Kassandra set the cards back on the table. “Now what?”
Auntie Jo dealt the top card face up. It showed a guy wearing what looked like some kind of pajamas. He dangled upside down with a rope tied around one foot. The title read: The Hanged Man.
“Major arcana.” Auntie Jo tapped her chin. “Interesting.”
Kassandra shrugged. This was all new to her.
“Most of the Tarot deck looks the same as regular playing cards.” Auntie Jo tugged on her necklace again. “Coins for clubs, cups for hearts, swords for spades, and wands for diamonds.” She touched the card lying on the table. “But there are twenty-two extra cards, called the major arcana. They have illustrations of things like Death, The Devil, and this one, The Hanged Man.”
Kassandra climbed off the couch and knelt by the table for a closer look. The drawing had all sorts of random pictures added to it—a sheep bleeding from the neck, grapevines twining up two poles, some tongs and nails.
“What’s with the sheep and the bunches of grapes?”
“All symbols of sacrifice.” Auntie Jo pointed. “See? The grapes ooze juice just like blood.”
Kassandra wrinkled her nose. “So the lamb’s dead then?”
Auntie Jo nodded. “A sacrifice.”
“What does it all mean?”
“It’s your past. I think you know what it means.”
A shiver scrambled up Kassandra’s spine. She would not think about Dad right now. Grasping the teacup with both hands, she let the heat warm her palms.
“Is that my whole reading?”
Auntie Jo plucked another card off the top and flipped it: The Magician. This showed a guy in a red medieval shirt with puffy sleeves and a ginormous hat.
“Another major arcana.”
Kassandra looked up from the cards. “Is that special or something?”
“Just highly unlikely.”
Kassandra examined this illustration. A massive stained glass window dominated the background. The man stood at a table with various objects strewn about—a cup, three coins and a dagger. He also held some sort of stick.
“Hey, aren’t those all the symbols on the cards? Like coins and cups and what not?”
“So what’s The Magician mean? Does it have something to do with the weird stuff that’s been happening?” Auntie Jo eyed her, one eyebrow shooting up. “I mean with the illustration vanishing and all. Sounds like a Vegas trick to me.” Kassandra took a sip of tea so she wouldn’t have to say anymore.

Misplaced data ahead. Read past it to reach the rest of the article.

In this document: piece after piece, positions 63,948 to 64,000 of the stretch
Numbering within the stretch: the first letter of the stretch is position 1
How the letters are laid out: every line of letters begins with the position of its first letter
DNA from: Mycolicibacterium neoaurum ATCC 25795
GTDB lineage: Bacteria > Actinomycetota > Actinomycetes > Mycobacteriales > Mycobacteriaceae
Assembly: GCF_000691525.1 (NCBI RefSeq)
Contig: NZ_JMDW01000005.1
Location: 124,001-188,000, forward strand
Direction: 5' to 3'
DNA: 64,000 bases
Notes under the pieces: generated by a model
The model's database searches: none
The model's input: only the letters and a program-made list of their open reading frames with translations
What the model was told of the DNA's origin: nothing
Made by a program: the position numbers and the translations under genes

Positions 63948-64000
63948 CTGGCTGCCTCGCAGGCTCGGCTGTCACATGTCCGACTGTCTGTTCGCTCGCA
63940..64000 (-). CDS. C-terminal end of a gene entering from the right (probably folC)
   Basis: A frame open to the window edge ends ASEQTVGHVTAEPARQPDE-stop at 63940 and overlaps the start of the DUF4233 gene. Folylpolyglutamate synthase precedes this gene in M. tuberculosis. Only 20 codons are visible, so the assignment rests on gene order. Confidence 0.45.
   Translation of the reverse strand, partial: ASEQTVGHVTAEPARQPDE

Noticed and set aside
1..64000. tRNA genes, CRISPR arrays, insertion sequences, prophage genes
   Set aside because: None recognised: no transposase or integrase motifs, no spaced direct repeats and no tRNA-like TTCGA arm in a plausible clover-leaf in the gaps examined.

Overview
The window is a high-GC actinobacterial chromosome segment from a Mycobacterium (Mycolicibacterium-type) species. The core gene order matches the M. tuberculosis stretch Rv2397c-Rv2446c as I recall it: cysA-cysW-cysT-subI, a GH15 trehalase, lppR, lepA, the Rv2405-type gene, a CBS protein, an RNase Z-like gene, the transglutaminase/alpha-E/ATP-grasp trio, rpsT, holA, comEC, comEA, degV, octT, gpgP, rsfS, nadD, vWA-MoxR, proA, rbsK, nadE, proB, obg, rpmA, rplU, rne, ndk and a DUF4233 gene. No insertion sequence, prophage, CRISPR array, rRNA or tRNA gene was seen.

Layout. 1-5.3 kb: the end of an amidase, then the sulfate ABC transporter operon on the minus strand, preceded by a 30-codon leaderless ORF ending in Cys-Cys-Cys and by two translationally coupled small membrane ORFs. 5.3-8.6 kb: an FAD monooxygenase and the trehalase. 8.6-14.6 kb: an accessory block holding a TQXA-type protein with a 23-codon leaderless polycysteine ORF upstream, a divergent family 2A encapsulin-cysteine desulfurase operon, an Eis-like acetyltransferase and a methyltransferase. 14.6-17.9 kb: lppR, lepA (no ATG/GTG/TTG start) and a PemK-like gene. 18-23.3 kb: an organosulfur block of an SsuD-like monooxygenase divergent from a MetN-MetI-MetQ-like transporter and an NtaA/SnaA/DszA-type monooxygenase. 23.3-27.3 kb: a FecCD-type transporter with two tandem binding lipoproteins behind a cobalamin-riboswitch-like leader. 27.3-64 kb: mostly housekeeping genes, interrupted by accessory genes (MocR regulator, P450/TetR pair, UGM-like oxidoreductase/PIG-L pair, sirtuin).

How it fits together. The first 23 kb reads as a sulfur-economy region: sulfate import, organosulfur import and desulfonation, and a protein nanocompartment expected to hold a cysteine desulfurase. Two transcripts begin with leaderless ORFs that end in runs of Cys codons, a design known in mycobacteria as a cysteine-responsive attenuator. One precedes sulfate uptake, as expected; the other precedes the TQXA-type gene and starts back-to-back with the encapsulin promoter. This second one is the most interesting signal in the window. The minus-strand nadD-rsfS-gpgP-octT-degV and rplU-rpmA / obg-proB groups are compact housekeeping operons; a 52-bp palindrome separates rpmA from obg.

Auntie Jo shook her head. “It means you’re going to fall in love.”
Kassandra shrieked and tea sloshed out her nose. “You know I’m not paying for this. You can cut the crap.”
Auntie Jo passed over the book on Tarot. “Here, read for yourself.”
Kassandra flipped to the description for The Magician.
It stated that the focus of this card was on new beginnings, manifesting your desires, and new romance. “Okaaaay. So this is supposed to be happening now? ’Cause it’s news to me.”
“It represents the near future.”
“You mean like tomorrow?”
“The timing is not exact.” Auntie Jo pulled a third card from the deck. “Let’s see your future.” Flipping the card revealed the dancing skeleton again.
Kassandra jumped. “This is messed up.”
Auntie Jo scrunched her face, mumbling, “Three major arcana. Together.”
“Does this mean I’m going to die?”
“No, no. Calm down honey.” Auntie Jo fiddled with the ankh again. “Death isn’t literal. It means a change. A new life.”
Kassandra’s heart amped up for a major drum solo. She didn’t buy it. This card had popped up all day long. And here it was again.
“Okay.” Auntie Jo leaned over to the bookshelf, her fingers brushing the titles. “Let me just check something.”
Kassandra stared into the flat circles of the skeleton’s eyes. Somehow they seemed to gaze back. Even though the skull had no lips, it appeared to be grinning. Then there were the trio of severed heads below it, with one looking exactly like Dad.
“Screw this.” She snatched up the cards and started for the kitchen.
“Wait.” Auntie Jo sprang off the couch.
Kassandra shoved the screen door open, flipped up the lid of the trash can, and dumped all the cards in.
“What are you doing?” Auntie Jo’s face was worked up as if Kassandra had just tossed out a wad of cash.
“I don’t want anything to do with these damned things.” She marched down the hall, stopping at her door. Throwing those cards out felt good. Like she finally did something right for once.
The sound of the trash cans clunking together carried down the hall. Auntie Jo was dumpster diving for the Tarot cards. Kassandra pushed open the bedroom door, her gaze falling on the bed.
All she could do was stand there, staring.
The kitchen door slammed. Then Auntie Jo jogged up the hall, wheezing the whole way. “What is it honey?” she managed to get out, clutching the door frame for support. Then she saw them. The Tarot cards sat in a neat pile on top of the covers.
Auntie Jo clutched her necklace. “Holy shit.”